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Steps 7 and 8

Step seven has been to paint the fourth child (the one on the far right side of the painting) and step eight has been to start adding a little color and texture to the background and to work on the hand.

Four-of-Four-painting-setup

Here is the setup I’m using for this painting.  I have a metal easel that I prefer.  I bought it for painting watercolors, but have found it works well for oils.  I’m able to tilt the canvas as much as I need rather than just keeping it upright.  I bought a laptop table a couple years ago and have found that it works wonderfully for holding my palette, thinner, brushes, etc.  The height is adjustable and I have it to the maximum height.  I sit on a stool that is elevated.  I like to either stand or sit when I paint, depending on what I’m working on.  I find that when I’m working on something rather difficult, I stand up.  It must be a control thing.  I may feel more in control of the brush when I’m standing.  I don’t know.  Maybe I hold my breath and standing helps.  (Shoulder shrug).

This is my starting palette.  I’ve listed the colors in previous posts.

Four-of-Four-palette

Four-of-Four-step-1

The first step was to lay in general blocks of color, just as I did with the other children.  With this child, I wasn’t sure how dark I would end up.  I want to reflect her true colors, but I wasn’t sure I wanted her to stand out more than the others.  I tabled that decision momentarily.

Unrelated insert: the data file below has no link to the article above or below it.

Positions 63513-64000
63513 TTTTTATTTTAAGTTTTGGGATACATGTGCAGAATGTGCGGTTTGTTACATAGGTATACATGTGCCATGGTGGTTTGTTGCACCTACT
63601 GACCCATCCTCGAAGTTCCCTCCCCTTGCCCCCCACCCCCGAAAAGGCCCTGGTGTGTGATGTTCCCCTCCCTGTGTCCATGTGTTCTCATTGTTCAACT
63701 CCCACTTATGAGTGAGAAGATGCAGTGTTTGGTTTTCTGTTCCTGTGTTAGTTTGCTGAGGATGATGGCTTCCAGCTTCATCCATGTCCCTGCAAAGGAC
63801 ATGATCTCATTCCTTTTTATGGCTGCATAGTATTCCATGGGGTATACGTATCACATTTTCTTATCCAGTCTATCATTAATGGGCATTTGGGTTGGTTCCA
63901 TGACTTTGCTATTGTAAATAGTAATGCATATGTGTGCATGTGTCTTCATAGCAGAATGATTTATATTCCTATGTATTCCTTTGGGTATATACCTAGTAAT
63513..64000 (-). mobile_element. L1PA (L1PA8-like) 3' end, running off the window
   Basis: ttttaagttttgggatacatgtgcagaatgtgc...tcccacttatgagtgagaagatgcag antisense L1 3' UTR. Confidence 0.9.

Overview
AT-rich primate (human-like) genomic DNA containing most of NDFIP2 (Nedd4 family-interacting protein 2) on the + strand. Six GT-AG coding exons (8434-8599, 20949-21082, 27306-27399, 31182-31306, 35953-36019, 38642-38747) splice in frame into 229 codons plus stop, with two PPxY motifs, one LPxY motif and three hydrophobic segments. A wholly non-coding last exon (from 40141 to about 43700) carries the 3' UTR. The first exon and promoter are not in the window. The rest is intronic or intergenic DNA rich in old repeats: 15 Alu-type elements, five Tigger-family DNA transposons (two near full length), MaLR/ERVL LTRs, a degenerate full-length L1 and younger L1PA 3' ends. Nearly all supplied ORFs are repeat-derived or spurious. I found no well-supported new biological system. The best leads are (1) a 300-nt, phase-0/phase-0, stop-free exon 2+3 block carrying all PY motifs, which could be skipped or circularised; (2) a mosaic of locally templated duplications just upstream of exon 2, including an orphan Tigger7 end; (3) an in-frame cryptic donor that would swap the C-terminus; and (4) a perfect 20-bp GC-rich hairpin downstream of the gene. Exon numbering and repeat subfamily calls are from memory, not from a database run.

Four-of-Four-step-2

I added some highlights and shadows, trying to incorporate more violet than I had used previously.

Four-of-Four-step-3

It was time to begin blending the blocks of color.

Four-of-Four-step-5I then began working on the background that was just to the right of child two.  I’d gone to the National Gallery in DC over the weekend and saw a background I liked in one of the Dutch paintings.

Four-of-Four-step-6You can barely see the color variations I added just above the hand.  I like it.  I decided to work on the hand at that point and liked how it turned out.  Also worked on the cloth around her neck.

QUESTION: I’m going to add a fifth person to the painting.  It’ll divide the two children on the left from the two on the right.  My dilemma is this.  The person I’ll add is a woman and she’s holding the flashlight next to her face, illuminating the book that the children are reading.  The flashlight made all the faces violet.  I am trying to keep things warm.  I am pretending the light is from a candle or lantern.  The hand holding the flashlight is covering up most of the woman’s face.  That hand is wearing a work glove, too.  I don’t want a work glove in the painting and I don’t want a flashlight.  What should I do?  Suggestions?

a-good-book

2 comments on “Steps 7 and 8

  1. Wow, Shelley! Beautiful work! What a great talent you have.

  2. I love the demonstration of the steps in the painting! I just started going through the exercises in Learn to Draw: Drawing on the Right Side of the Brain and I’ve been paying particular attention to the countours and representation of shadow. Your illustrations were really helpful to show that in paint.

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